Both brothers have had their fair share of outbursts, petulant moments, poor choices, rants, and lamebrain moves that have won them no favor in public opinion. Yet both drivers have also shown sheer brilliance behind the wheel. Their talent unmistakable and unavoidable cannot be denied.
Although Kurt has a Cup, in the nine years since he has found himself out of a job with some of NASCAR’s best teams.
Jack Roush bid him adieu in 2005 after more than five years together and one Cup championship. It was Kurt’s decision to join Roger Penske’s Cup organization, the No. 2 car vacated by Rusty Wallace. Roush may have been unhappy at first but eventually gained David Ragan.
Penske kept Kurt in his stable until the end of the 2011 season. A laundry list of problems, some known to the public others perhaps not, contributed to the separation which was called a “mutual agreement to part ways”.
Abusive language to teammates, other drivers, despicable behavior, and uncontrollable outbursts including verbally attacking respected member of the media Dr. Jerry Punch at Homestead-Miami Speedway in the season closer in 2011 showed Busch was coming apart at the seams according to public opinion
James Finch agreed to take Kurt on in the 2012 season to run for his Phoenix Racing. If nothing else the name seemed prophetic as Kurt is akin to the proverbial bird that keeps rising from the ashes. But still Kurt’s mouth got him in trouble prompting NASCAR to put him on probation that season. Public opinion once again turned against Kurt.
Despite all of the headlines Kurt continued to do what he does best – drive. He landed a job with Furniture Row Racing for the 2013 season.
And, with raw determination, a powerful, positive new attitude and an obviously reined in personality, Kurt piloted the No. 78 FRR car to a berth in the 2013 Chase, a rarity for a single-car team.
Seeing the emotion in his eyes, the breathiness of his voice upon learning he’d raced himself into the Chase was moving. This Kurt seemed to be a man who had possibly changed. A man who had
been at the top, fallen hard, and had climbed his way back to another chance.
Kurt is a man with the love of a good woman and her son, a boy who makes Kurt want to be a better man.
As a former champion, Kurt knows how to string together a championship season. The question is, are there enough resources and is the team backing him able to contend for the remainder of the Cup season with multi-team, big-budgeted organizations?
If anybody could do it this season, it will be Kurt.
Kyle Busch is Kurt’s younger brother. Although he has yet to earn a Cup, Kyle is arguably the more impressive career-wise with accolades, wins, and records set in NASCAR’s top three series.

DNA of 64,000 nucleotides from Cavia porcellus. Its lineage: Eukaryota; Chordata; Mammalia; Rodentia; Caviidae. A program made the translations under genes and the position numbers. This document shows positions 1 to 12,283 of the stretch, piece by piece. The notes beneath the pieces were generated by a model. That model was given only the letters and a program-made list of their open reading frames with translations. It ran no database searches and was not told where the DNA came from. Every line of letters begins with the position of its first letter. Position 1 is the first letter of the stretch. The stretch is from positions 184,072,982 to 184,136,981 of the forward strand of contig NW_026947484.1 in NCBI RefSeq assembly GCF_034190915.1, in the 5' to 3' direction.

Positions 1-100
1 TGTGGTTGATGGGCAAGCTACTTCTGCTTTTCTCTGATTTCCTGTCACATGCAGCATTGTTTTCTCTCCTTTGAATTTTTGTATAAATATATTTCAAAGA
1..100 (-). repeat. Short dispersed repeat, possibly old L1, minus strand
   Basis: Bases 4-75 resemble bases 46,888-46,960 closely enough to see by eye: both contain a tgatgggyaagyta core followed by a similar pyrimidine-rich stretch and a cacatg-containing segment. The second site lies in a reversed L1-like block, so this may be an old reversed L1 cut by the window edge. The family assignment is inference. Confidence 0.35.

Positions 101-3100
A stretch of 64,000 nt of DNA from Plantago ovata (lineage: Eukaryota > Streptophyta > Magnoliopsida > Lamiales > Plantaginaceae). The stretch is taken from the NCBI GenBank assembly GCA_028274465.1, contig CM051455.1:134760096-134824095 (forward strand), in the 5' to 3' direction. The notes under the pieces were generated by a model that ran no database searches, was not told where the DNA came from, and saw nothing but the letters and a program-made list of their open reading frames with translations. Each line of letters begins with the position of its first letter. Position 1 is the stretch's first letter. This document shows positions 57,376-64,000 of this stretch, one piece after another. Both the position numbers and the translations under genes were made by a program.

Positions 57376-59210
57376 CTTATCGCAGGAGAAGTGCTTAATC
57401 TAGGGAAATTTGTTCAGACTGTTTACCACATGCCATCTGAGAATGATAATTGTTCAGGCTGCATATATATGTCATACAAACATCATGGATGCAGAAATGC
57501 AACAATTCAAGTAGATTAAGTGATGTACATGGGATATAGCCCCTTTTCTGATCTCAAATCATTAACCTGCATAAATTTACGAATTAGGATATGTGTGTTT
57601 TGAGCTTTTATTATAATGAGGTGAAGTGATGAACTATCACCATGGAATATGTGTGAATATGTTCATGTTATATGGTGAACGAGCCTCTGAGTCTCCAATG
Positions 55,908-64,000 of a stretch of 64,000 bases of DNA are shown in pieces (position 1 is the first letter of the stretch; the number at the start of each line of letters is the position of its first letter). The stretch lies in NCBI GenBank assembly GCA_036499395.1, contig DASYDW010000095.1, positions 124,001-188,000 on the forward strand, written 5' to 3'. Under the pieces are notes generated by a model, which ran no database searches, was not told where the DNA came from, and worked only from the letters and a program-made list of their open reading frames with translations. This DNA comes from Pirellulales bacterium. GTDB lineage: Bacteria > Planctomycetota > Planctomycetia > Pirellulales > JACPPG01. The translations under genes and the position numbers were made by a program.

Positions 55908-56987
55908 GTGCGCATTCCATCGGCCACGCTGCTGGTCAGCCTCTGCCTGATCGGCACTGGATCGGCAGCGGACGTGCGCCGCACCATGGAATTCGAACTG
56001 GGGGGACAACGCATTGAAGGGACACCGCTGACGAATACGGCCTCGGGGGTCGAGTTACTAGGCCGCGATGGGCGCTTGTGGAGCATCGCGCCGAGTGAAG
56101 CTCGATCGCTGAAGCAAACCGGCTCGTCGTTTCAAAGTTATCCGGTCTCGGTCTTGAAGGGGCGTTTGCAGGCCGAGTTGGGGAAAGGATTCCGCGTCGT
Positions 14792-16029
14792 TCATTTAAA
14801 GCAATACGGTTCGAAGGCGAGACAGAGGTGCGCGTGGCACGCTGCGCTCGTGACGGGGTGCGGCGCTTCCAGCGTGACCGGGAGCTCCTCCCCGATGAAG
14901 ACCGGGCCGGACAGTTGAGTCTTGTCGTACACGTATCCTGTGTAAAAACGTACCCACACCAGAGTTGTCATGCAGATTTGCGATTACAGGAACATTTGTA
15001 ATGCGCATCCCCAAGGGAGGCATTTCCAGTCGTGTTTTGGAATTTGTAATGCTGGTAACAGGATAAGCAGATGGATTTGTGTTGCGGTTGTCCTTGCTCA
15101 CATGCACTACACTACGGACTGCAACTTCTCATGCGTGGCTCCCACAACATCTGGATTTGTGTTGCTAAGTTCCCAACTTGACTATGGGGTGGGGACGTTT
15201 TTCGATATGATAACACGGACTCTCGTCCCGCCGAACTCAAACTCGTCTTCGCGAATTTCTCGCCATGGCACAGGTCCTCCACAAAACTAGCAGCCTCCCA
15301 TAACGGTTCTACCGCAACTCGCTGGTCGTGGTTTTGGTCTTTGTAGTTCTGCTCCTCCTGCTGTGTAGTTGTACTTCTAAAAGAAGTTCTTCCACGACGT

Kyle has a legion of loyal, rabid fans who love his go-for-gold driving style no matter the
competition. Kyle is aggressive, focused, dominant, unapologetic, arrogant, and a bit of a punk, but his fans love him for it.
On the flipside, Kyle has also become persona non grata to many fans who just cannot tolerate his attitude, his dominance (especially in the NCWTS and NNS), and his petulant mood in post-race interviews if he does not win.
Kyle has made unfortunate decisions in his career and personal life that allow the media and fans to criticize. Right or wrong, Kyle is a badboy of NASCAR – like his big brother Kurt – and he seems fine with it.
What has plagued Kyle in his career in NASCAR is the ever elusive Sprint Cup. It is the reason driver’s compete in this sport. The championship is the Holy Grail, the greatest achievement, and the only thing most remember when they recall seasons past.
What Kyle and Kurt have in common, it seems, are both strong negatives and positives.
The positives include having the love of a good woman in their corner. No matter what popular opinion says about the respective drivers, how the media or the fans crucify them, their women stand by proudly and lovingly supporting their men. For some that may seem silly to include, but history has shown that a truly great love can sustain and propel a driver to greatness.
The Busch Brothers are certainly separate entities, but being family they have shared traits. This season it seems both have great shots at going farther in the Chase than they’ve had opportunity in recent seasons.
Kurt will have some great momentum as he begins 2014 in his new ride at Stewart-Haas Racing. And, after two Chase races in which he scored a second in both, Kyle Busch is still in position to contend mightily for the Cup.
Regardless of how these two drivers finish, they certainly make watching interesting. Witnessing the changes that are occurring with both Busch Brothers – whether real or perceived – are yet two more reasons why I love NASCAR.
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